by Dr. Valerius Geist, Professor Emeritus of Environmental Science
I have been asked to address the precipitous decline of wildlife in this province, a decline that I am currently experiencing on Vancouver Island. When I speak of past wildlife abundance I am met with disbelief, but I shall give a few examples.
Today, throughout North America and Siberia, there are regions that are virtual free of big game animals, despite abundant habitat. Moreover, areas of high wildlife abundance do not appear to be ecologically different from areas of great big game scarcity. Some such areas changed from areas of high ungulate abundance to great scarcity in the authors lifetimes. The explanation appears to be that areas free of human wildlife management become “predator pits”, in which wolves deplete big game populations, while brown bears maintain subsequently very low prey population numbers via the killing of neonates. Exceptions are areas which, by virtue of rugged geological formations, allow ungulates to escape, reducing predation efficiency. Here remnant populations of ungulates persist.
However, not only wolves, but mountain lions can also cause predator pits. Moreover, the Alaska Department of Fish and Game developed a concept similar to predator pit under the title “Low Density Dynamic Equilibrium or LDDE”. Flourishing big game populations are the consequence of the following factors: where trap lines were patrolled by dog sled, and areas where pack- and riding horses were overwintered, wolf populations were severely reduced, allowing a rebound of ungulate species. Studies in Yellowstone National Park show that one wolf requires 16-22 elk per year. Conversely, the death of one wolf allows 16-22 elk to live. Historically, predator control officers removed wolves from settled landscapes, while fear of hydatid disease and rabies resulted in broadcasts from plane of poisoned bait. Abundant wildlife populations were thus a function of predator control.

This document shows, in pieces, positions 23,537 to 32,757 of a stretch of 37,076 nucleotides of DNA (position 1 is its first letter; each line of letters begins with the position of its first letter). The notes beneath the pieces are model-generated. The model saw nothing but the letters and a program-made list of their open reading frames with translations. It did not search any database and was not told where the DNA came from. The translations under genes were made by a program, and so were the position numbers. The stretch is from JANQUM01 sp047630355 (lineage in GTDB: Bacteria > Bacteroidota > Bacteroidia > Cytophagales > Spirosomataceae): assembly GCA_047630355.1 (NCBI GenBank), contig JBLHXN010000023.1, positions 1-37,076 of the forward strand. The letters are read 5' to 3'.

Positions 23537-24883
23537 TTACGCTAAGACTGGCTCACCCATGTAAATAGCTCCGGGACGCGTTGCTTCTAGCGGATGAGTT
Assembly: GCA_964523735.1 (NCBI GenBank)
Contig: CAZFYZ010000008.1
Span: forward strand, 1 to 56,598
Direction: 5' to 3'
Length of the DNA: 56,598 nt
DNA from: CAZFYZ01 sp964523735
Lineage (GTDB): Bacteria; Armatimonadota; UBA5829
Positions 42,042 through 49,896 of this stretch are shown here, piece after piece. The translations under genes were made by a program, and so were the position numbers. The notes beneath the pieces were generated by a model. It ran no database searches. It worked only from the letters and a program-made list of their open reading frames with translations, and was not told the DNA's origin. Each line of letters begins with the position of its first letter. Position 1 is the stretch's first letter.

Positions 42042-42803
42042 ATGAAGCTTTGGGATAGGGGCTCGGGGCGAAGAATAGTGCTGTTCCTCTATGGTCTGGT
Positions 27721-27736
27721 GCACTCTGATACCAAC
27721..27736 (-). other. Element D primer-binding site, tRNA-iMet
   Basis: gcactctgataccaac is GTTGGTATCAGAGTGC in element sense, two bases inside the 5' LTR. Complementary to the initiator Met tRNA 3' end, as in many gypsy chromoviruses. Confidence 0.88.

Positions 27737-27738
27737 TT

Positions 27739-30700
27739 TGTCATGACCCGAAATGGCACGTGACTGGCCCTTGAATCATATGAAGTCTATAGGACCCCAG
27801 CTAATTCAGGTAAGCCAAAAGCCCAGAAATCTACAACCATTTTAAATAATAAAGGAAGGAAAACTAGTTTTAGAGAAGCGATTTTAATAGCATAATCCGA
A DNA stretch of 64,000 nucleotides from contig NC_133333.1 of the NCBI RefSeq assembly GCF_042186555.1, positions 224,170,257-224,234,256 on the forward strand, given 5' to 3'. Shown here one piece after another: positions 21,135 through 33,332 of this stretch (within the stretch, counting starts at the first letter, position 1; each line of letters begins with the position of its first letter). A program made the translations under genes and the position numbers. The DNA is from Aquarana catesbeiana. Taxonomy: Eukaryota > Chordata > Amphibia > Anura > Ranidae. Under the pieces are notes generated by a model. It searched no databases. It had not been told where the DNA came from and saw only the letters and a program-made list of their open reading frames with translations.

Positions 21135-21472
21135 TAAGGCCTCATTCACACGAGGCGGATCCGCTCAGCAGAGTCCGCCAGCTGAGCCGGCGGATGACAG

Predator pits are unnatural as they are the result of differential survival of large predators following human-caused Pleistocene extinctions. Tigers, leopards and lions can effectively control wolves, and together with other large predator species such as saber-toothed cats, jaguars, predacious bears, cave-hyenas and dire-wolves kept grey wolves at low levels. On the other hand migratory ungulates such as reindeer/caribou and bison have been able to escape the predator pit phenomenon.
We conclude that Post-Pleistocene wildlife and biodiversity in North America and Siberia will thrive only through intense, knowledgeable, hands-on management, primarily of carnivores. Protectionism, on the other hand results in the virtual absence of ungulates in areas of unimaginable size as witnessed today in Siberia, and parts of North America, wherever wolves, grizzly bears and mountain lions are protected and freed from any management.